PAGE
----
Safe to say that I liked the characters a whole lot. Eric on top – pun intended – with Nethmi as a close second, but in the end, each and every main character triggered some emotional response. That’s not to say that I liked them, cause the Smiler knows I loath Marvan, but they are good and well-written characters with their own, unique and morally grey voice. These are the kind of characters that had me actually actively rooting for them – Eric! – or wishing them the foulest of fates. Another thing I liked a lot is how diverse these characters were. Ethnicity, religion, sexuality, .. You name it, the novel has it and it’s not merely for inclusion’s sake. It’s rooted in the character’s history and in the mythology of the world and as such it’s not merely a telling of said character is black/gay/.. but you notice it in the subtle differences when they engage with one another. Take note, cause this is diversity done right.
It’s not often that I agree with a blurb like the ones I mentioned in the introduction, but the one on the back of my copy is spot on. “If George R.R. Martin wrote The Night Circus[…]“(*) is probably the best way to describe Smiler’s Fair in comparison to other novels out there. Which means that, while there is a mysterious travelling fair present, the novel is devoid of Erin Morgenstern’s poetic prose. Probably rightly so, cause poetic writing would be very much out of place in a world like this, with a fair like Smiler’s Fair.. This also means that this book is not for the faint of heart. There is blood, gore, violence, sex, … It’s all there – none of it gratuit, though – and Levene doesn’t pretend. If a man is aroused, she’ll tell you just how hard his cock is and what he intends to do with it. If there is a fight, she’ll tell you where the blows land and what their outcome is. If this is something you’re not comfortable with, this might not be the book for you. If, however, you don’t mind, this might be the best book you have yet to read.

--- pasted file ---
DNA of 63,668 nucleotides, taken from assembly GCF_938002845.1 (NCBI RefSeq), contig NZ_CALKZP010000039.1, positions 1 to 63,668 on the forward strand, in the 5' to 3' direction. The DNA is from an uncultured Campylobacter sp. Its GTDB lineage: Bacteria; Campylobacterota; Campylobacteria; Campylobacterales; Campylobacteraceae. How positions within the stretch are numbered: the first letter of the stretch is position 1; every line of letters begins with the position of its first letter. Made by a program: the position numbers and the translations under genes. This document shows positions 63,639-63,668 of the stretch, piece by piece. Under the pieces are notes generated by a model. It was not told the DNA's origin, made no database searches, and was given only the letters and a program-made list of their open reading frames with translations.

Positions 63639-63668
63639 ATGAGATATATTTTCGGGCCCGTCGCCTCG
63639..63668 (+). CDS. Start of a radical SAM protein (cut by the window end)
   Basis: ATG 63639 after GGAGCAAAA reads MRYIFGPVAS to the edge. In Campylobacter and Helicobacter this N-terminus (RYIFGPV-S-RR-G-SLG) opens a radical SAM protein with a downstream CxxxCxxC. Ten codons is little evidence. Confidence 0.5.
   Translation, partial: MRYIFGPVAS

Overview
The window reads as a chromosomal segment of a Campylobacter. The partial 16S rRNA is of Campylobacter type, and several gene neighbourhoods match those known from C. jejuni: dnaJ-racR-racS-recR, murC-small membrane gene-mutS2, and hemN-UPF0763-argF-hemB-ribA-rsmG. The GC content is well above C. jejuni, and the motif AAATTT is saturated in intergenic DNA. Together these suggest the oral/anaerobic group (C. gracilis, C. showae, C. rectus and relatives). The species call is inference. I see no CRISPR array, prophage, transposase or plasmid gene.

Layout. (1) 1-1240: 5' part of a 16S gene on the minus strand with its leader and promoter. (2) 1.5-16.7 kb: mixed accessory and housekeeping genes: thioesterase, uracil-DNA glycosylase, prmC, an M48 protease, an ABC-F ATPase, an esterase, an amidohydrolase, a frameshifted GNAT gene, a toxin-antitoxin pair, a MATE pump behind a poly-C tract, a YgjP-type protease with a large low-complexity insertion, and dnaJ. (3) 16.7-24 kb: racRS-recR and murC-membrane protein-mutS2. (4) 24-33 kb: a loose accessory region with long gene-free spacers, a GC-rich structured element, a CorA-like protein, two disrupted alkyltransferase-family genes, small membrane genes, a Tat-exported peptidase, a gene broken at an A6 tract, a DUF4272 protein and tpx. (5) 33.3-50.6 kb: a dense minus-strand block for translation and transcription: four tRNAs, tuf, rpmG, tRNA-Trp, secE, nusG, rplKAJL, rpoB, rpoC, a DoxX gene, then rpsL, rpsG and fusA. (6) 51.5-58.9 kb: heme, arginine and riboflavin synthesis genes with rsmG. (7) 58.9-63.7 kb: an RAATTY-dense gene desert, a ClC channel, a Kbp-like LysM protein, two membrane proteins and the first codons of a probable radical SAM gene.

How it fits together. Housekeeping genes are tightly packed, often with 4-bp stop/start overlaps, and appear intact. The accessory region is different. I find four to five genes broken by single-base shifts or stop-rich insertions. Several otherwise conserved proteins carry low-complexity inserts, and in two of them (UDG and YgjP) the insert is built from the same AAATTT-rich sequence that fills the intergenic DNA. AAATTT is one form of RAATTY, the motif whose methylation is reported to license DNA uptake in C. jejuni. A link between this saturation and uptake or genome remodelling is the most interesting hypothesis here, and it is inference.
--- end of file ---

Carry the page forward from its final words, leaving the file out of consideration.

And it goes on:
Cause in the end, that’s what this book was for me, though. The best book I’ve read in a long time. I’m very sparse with handing out five star-ratings and labelling books as a ‘favourite’, but I couldn’t go round it for this one. While it wasn’t perfection – but which book is, really? – it comes close. From this moment on, every single next installment in the Hollow Gods series will become my most anticipated read of said year and Rebecca Levene might just have become and auto-buy-author.
★ ★ ★ ★ ★
Pay Smiler’s Fair a visit. Entrance fee.
(*) That being said, if George wrote The Night Circus, Smiler’s Fair would have been three times the size it is now. Praise the Smiler for that, cause there is a very nice flow to it without ever dragging through unnecessary bits.